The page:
Do you have someone in your life who is frequently 'lashing out' verbally, being hurtful towards you or is just generally negative?
In many cases this person is actually hurting inside and this is how they are expressing it. Often they have not had the right opportunities to release their hurt and pain and so it builds up and they just don't know how to deal with it!
This can be the case with many forms of mental health issues including those resulting from or connected to autistic spectrum disorders and other learning disabilities. Someone experiencing stress or overwhelm due to something like ADHD for example, can react with unpredictable outbursts, hurtful words and actions. Very often they just need a way of feeling more understood, sharing how they feel and releasing the stress and hurt. This can really be the case when someone has a build up of emotion or just generally struggling mentally for whatever reason.
When you are on the receiving end though, it can be particularly difficult to cope with. But please know that in the majority of cases those that are having difficulty with coping, will ironically take out their feelings of hurt, overwhelm and stress on those they are closest to and love the most.
Try to be understanding and patient if you can. Choose a less heated moment to try to encourage them to share how they are feeling. If it is a child, try to give them a reassuring touch on the arm to show that you understand and if appropriate a comforting hug. Others will just need space to calm down and they will then realise how they have treated you and hopefully apologise or talk things through at least.
If a safe, comfortable space can be found for this person to be honest about how they are feeling or what is bothering them; usually a few tears will then flow, naturally releasing a lot of the tension and hurt. When some are hurting and throwing out negative comments and 'energy' to those around them, they don't even realise quite how bad they actually are. On a higher level it is really a 'cry for help' and should be taken seriously, before they perhaps begin to internalise and potentially then become deeply depressed or even suicidal.
It is always worth looking below the surface and trying to work out if there is a hidden reason someone is being hurtful or mean towards you. Far too many relationships have ended due to mental health, unresolved issues and lack of communication overall.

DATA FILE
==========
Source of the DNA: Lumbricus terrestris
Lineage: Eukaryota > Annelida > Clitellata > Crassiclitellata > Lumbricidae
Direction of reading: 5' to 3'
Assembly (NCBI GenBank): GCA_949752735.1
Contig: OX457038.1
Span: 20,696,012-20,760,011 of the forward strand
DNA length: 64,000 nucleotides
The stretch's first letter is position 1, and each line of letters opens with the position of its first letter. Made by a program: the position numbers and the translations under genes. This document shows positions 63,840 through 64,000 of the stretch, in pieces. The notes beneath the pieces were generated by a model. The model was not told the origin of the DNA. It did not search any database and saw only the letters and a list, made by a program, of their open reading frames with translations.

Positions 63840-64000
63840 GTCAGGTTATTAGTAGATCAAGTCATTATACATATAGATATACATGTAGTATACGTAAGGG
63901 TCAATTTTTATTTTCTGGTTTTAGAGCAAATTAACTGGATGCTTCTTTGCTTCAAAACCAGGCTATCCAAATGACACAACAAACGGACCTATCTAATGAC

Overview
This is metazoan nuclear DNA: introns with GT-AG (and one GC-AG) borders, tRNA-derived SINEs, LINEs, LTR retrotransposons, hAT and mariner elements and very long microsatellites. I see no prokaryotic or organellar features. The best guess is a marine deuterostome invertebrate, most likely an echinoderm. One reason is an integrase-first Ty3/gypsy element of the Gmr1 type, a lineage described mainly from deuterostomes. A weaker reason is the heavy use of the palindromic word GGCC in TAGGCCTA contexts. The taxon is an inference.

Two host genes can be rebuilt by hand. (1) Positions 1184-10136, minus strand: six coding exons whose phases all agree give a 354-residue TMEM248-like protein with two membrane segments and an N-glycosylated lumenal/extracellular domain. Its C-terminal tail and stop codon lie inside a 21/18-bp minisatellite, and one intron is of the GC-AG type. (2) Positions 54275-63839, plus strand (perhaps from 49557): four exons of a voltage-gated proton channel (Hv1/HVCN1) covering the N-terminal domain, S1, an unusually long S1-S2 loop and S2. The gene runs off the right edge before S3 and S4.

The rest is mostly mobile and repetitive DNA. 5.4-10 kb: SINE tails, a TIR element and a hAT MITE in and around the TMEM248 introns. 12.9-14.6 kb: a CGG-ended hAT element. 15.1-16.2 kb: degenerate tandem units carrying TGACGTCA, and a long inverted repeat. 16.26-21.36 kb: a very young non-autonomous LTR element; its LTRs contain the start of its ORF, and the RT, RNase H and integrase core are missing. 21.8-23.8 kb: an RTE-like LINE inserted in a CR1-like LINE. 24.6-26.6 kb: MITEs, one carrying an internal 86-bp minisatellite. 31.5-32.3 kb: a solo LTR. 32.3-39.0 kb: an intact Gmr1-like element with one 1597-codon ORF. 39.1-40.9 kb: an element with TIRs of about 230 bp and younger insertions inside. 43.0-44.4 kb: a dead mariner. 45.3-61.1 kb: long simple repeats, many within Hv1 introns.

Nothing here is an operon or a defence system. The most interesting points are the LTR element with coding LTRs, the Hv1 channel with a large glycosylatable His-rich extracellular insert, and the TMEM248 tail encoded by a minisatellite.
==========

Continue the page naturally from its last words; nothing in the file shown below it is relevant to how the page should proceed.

Those in emotional pain will almost always push you away or lash out verbally. No one should be treated badly, but if there is a reason for the 'abuse' it may be possible to work through it with the right support (especially if it's temporary or due to a new situation that is affecting their behaviour). This can be a much better solution than throwing away an otherwise or previously good relationship. If you do manage to work through things you will also probably end up being much closer as a result too. Communication is obviously so important, so do try to be honest about your feelings before things build up and become too 'ugly' or irreparable.
If you are very frequently on the receiving end of this kind of abuse, it can be very difficult indeed; especially from someone you really love. It is important to try to encourage them to seek help or for a child to feel they are not alone and assured that they can confide in you.
You can make a referral online to the wellbeing service, contact your GP or seek help from another relevant agency. Counselling sessions or complimentary therapies might be worth considering for both stress relief and to help release any emotions that are 'stuck' and being expressed in anger from hurt. If you need signposting to relevant support please get in touch or look through the help pages on this hub.